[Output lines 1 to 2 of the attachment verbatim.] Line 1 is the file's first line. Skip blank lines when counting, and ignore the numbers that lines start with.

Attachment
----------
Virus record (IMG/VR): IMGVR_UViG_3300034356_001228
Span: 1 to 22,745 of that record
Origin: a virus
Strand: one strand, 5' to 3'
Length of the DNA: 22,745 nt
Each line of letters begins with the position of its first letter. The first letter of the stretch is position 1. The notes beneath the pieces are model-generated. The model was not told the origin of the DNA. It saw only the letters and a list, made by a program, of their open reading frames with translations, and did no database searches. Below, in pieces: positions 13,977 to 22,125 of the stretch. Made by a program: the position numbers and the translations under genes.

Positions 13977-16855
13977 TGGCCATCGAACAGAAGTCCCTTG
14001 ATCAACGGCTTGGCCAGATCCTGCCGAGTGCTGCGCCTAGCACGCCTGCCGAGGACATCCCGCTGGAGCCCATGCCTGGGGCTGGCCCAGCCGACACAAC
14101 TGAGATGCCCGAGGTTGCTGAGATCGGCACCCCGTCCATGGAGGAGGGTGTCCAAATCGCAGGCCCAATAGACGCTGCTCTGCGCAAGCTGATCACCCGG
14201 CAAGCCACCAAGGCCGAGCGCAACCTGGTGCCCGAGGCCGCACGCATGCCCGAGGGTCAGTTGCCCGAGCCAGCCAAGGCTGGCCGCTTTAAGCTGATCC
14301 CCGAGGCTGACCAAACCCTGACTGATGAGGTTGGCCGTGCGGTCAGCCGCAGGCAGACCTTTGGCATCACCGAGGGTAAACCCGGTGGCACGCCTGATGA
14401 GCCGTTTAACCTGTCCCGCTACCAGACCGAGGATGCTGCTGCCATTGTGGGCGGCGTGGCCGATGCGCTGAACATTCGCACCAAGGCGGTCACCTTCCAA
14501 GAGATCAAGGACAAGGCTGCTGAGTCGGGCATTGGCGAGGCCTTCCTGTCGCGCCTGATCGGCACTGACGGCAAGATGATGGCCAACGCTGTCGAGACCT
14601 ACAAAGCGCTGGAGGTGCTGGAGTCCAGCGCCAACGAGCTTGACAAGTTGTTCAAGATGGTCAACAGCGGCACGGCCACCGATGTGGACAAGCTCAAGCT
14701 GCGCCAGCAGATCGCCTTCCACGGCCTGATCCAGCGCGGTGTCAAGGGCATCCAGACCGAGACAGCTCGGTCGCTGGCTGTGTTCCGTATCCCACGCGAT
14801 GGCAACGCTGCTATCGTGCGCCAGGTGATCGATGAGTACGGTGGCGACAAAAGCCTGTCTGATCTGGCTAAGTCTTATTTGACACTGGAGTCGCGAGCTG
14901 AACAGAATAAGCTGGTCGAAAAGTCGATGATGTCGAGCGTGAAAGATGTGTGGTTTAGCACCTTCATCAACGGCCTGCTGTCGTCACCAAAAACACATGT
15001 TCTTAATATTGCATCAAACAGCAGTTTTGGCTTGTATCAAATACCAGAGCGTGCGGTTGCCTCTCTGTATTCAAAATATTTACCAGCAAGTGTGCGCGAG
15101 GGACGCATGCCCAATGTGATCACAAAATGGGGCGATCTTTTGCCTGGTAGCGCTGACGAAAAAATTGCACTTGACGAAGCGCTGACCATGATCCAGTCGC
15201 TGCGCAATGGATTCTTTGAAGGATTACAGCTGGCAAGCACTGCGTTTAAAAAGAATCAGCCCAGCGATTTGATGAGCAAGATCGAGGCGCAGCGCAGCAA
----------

Virus record (IMG/VR): IMGVR_UViG_3300034356_001228
Span: 1 to 22,745 of that record